Shoppers in a Moray town were stunned by the surprise arrival of an officious and secretive cast of librarians at the weekend.
Amateur performers toured the heart of Forres following workshops run by Glasgow-based group Surge.
Street theatre shows had been due to take place last month as part of the biennial Findhorn Bay Arts festival, which was cancelled due to the coronavirus pandemic.
However, following talks with organisers, it was agreed that the outdoor event could continue with extra safety precautions during rehearsals and the performances themselves.
During their tour of Forres High Street and Grant Park on Saturday the stern librarians incorporated strict adherence to the two-metre social distancing rules into their act.
Today the two-day event concluded with a shoal of fish visiting Findhorn while mimicking the behaviour of other visitors to the seaside village.
Gill Bird, creative assistant at Findhorn Bay Arts, said: “We had people who were really keen to take part in the workshops. I think there has been a real desire to work on something creative given the year we have all had.
“It’s been quite frustrating not having any live shows or gigs so I think there is a real desire for people to see theatre in whatever form it comes in.”
Shoppers on Forres High Street stopped to take photographs of the librarians while they performed acrobatic routines on benches.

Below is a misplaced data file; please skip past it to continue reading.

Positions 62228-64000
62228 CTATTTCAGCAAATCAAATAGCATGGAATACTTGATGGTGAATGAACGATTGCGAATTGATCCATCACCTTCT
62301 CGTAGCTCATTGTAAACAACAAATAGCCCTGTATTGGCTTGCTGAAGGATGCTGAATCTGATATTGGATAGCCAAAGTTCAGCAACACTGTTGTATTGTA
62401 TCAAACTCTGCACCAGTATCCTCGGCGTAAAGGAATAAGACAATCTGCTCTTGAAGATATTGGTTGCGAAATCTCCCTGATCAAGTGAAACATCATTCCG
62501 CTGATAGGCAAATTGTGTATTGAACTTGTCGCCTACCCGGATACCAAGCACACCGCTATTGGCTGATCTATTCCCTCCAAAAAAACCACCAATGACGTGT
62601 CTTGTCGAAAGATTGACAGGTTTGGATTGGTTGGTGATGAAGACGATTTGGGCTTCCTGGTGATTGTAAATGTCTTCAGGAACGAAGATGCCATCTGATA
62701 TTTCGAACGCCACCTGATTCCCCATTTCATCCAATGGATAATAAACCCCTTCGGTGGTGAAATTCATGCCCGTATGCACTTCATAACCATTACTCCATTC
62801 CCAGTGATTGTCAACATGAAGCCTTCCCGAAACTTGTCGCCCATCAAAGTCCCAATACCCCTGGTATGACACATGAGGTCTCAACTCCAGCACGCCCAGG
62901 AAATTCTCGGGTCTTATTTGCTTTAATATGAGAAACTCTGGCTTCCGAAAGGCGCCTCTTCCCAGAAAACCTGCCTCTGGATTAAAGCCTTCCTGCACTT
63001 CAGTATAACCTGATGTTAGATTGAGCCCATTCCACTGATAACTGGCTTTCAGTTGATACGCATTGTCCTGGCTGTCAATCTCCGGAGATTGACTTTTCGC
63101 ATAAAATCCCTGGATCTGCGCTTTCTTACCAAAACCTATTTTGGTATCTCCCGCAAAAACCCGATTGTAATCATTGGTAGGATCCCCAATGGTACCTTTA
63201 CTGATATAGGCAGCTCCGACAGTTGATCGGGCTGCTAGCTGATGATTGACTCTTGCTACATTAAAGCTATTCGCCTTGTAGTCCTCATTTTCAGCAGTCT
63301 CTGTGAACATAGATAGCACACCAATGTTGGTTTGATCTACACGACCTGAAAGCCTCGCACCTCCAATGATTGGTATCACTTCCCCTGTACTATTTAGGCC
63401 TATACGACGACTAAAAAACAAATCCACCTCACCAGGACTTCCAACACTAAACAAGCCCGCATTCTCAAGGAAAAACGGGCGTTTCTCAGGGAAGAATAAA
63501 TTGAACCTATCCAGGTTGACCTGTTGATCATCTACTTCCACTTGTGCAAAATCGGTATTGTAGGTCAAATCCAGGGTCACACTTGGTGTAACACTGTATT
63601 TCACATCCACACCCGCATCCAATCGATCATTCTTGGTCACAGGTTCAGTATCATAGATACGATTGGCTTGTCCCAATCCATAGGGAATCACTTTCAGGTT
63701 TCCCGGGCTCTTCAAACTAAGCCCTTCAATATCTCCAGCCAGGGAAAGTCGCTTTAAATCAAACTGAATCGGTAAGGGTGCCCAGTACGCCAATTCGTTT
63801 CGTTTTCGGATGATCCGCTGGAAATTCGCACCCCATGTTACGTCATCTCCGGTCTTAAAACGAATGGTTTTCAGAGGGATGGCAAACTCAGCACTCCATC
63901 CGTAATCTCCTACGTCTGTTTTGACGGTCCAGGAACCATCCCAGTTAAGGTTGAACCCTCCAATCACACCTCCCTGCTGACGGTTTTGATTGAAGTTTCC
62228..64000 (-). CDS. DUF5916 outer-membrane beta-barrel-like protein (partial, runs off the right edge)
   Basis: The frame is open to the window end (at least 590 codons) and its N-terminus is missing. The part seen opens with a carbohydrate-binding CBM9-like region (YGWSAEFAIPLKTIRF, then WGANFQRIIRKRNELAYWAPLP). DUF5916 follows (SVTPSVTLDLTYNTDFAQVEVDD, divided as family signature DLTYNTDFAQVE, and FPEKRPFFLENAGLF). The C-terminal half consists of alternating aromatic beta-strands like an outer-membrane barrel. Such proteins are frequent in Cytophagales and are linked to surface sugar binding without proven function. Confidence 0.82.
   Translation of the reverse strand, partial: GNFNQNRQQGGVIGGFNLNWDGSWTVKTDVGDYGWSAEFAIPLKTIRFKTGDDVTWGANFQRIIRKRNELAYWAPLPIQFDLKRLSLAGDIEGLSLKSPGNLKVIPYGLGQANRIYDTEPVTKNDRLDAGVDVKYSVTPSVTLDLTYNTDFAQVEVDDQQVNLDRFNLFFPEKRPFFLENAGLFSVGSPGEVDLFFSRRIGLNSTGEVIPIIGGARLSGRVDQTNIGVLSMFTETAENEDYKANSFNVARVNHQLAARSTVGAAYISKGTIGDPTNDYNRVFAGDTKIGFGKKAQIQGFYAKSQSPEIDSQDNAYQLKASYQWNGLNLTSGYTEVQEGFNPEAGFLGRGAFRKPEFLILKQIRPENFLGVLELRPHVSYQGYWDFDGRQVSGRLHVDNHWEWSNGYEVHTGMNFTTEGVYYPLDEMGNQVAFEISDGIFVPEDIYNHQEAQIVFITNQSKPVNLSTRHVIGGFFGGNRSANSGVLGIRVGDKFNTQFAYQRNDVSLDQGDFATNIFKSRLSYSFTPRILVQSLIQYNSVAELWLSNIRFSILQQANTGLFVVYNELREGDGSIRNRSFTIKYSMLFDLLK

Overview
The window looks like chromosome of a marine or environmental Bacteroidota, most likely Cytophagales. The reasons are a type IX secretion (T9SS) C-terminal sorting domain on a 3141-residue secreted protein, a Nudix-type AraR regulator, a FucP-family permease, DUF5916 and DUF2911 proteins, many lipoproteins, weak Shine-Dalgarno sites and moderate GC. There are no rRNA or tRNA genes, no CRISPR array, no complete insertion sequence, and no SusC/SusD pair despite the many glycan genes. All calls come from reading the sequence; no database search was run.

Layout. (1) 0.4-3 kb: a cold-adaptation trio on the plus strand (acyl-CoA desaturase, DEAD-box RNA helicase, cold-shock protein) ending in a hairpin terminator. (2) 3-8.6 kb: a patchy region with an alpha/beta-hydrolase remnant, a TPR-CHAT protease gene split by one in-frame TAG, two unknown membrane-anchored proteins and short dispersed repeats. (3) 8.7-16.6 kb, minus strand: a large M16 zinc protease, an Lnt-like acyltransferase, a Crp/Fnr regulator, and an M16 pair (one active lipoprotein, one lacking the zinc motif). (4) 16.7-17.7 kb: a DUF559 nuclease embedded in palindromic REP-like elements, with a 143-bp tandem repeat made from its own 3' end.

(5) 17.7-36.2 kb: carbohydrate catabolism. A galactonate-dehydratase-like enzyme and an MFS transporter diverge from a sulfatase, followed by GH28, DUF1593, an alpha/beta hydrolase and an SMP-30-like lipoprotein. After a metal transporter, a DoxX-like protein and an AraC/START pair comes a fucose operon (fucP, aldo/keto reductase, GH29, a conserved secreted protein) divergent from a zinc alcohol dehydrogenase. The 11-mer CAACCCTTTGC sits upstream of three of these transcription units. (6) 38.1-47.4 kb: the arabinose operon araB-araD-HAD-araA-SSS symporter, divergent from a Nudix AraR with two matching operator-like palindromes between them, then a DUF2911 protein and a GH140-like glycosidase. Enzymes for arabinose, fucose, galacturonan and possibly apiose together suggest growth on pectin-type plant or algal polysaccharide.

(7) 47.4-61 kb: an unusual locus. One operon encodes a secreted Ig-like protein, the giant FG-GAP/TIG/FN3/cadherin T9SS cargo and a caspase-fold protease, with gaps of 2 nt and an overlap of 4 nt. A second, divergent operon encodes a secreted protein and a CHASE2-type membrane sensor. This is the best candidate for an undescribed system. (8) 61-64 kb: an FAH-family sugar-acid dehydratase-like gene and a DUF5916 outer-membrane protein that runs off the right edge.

The cast, which included 14 people between 13 and 76 years old over the two days, also appeared to mime a game of cricket and hide among trees and bushes in Grant Park while also interacting with cars and other pedestrians.
Shopkeepers stepped outside to take pictures and film the cast as they made their way along the road.
Melanie Jordan, a director at Surge, explained the street shows were the first outdoor performances she had worked on this year.
She said: “We were due to run events anyway with Findhorn Bay Arts during the festival but wanted to make something happen anyway when it was cancelled.
“When we run these events we have a set of characters which can be adapted based on the performers.
“The librarians were a really great set of dancers so we built that in as well as their sense of order – which worked well with them being sticklers for social distancing as well as shushing people.
“I think at this time people are grateful for any creative outlet, whether that’s performing or seeing it happen in the street.”
Kevin Riddoch, who runs the Bike Bothy in Forres, explained the act had made on his children after passing by.
He said: “The street theatre workshop came past our house on Saturday afternoon and the kids absolutely loved it. My little girl was fascinated. It really brightened our day.”